Archive April 2019 XX, No. 4

Editor's Page: A Special Way to Honor Your Special Nurses

The DAISY Awards recognize nurses for extraordinary care.

Dan O

Dan O'Connor, Editor-in-Chief


Bryn Mawr (Pa.)"ˆHospital
JOB WELL DONE Laurie Maher, RN, an orthopedics nurse at Bryn Mawr Hospital, proudly displays her DAISY Award.

Restaurant gift cards are nice, but if you’re looking for a way to honor your nurses for their extraordinary compassionate and skillful care in a way they’ll cherish long after the free lunch, check out the DAISY Award program.

More than 3,500 healthcare facilities and schools of nursing in all 50 states and 21 other countries honor nurses with the DAISY Award. Close to 125,000 nurses have been honored, including Laurie Maher, RN, an orthopedics nurse at Bryn Mawr (Pa.) Hospital.

Ms. Maher’s nomination from a patient noted: Laurie went above and beyond for me during my entire stay on her unit. Her compassion is just unbelievable and her knowledge and professionalism are beyond compare. After my procedure and upon admission, I was in unbearable pain, but Laurie made sure my needs were addressed right away and my pain was managed correctly. Thank you, Laurie, for everything!

Patients, their families or colleagues can nominate a nurse for a DAISY Award for Extraordinary Nurses ( each quarter.

An acronym for Diseases Attacking the Immune SYstem, The DAISY Foundation was formed in November 1999 by the family of J. Patrick Barnes, who died at age 33 of complications of Idiopathic Thrombocytopenic Purpura (ITP). The nursing care Patrick received when hospitalized profoundly touched his family.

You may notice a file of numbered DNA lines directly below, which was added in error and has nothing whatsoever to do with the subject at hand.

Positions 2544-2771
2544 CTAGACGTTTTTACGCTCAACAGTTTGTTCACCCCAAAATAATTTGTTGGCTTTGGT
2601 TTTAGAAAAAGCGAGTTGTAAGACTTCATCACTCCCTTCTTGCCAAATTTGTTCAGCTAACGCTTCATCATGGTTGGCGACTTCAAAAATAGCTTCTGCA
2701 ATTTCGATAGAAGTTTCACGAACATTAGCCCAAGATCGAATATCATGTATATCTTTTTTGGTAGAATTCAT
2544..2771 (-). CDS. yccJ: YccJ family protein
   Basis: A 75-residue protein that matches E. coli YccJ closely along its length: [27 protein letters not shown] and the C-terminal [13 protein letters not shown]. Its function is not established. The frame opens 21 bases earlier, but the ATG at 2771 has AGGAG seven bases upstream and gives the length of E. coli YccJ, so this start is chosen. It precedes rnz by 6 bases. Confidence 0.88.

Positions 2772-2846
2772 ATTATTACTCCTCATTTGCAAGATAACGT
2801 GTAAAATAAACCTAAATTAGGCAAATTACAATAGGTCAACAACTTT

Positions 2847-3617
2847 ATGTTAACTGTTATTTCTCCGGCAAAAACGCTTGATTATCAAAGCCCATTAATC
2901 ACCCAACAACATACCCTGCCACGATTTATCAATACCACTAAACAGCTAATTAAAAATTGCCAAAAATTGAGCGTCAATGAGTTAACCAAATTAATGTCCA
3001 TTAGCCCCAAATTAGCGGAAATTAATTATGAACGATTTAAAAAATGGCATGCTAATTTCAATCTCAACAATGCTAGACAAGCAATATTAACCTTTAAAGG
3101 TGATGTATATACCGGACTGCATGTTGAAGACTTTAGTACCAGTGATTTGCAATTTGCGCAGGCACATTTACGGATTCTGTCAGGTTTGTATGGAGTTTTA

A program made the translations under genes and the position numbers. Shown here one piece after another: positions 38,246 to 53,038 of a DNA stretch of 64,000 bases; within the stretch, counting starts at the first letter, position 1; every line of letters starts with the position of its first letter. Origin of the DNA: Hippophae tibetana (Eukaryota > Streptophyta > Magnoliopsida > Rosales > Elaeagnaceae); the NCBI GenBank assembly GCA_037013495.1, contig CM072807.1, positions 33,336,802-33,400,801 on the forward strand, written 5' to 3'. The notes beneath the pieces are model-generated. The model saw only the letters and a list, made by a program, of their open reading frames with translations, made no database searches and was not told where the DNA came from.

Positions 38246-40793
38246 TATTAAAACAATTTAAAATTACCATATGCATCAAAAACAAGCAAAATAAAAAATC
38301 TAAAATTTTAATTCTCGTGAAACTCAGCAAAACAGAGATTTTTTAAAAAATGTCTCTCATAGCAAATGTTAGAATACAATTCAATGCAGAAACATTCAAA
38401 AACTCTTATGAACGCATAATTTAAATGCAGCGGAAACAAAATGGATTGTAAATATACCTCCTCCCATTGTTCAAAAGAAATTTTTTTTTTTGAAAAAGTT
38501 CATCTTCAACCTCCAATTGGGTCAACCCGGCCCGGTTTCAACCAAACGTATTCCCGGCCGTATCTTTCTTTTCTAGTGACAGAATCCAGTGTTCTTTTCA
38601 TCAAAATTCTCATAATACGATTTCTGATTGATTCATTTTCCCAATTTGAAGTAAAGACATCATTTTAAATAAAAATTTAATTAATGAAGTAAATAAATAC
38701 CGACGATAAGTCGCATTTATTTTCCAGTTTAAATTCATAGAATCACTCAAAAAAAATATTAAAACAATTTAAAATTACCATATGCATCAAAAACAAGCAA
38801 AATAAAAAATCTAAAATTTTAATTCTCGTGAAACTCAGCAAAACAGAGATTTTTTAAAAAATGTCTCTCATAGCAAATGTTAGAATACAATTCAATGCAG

The DAISY Foundation provides materials like posters, pamphlets and other materials that create awareness of the program throughout your facility — including a cool banner to hang in your unit.

At Bryn Mawr Hospital, every quarter a committee reviews the numerous nominations it receives and gives a DAISY Award to the most outstanding nominee, says Toni Acello, MSN, RN, NEA-BC, director of perioperative services at Bryn Mawr.

“All nominated nurses get a DAISY pin and can read their nominations to see the great things people said about their service,” says Ms. Acello.

It’s no surprise that nurses don’t see why you’re making such a big deal over them. After all, caring for patients is what they do and who they are.

Daisy Foundation

“Like all nurses these days, ours work very hard,” says Ms. Acello. “When they get nominated, they almost always say, ‘What? I didn’t do anything special!’ But that’s the point. It’s a reminder that what they think is routine is actually very much appreciated and very special. As a result, they feel more engaged. And the more engaged your nursing staff is, the better your patient satisfaction scores will likely be.”

Save the gift cards for birthdays or holidays. Pick a nurse for an evergreen DAISY Award. OSM

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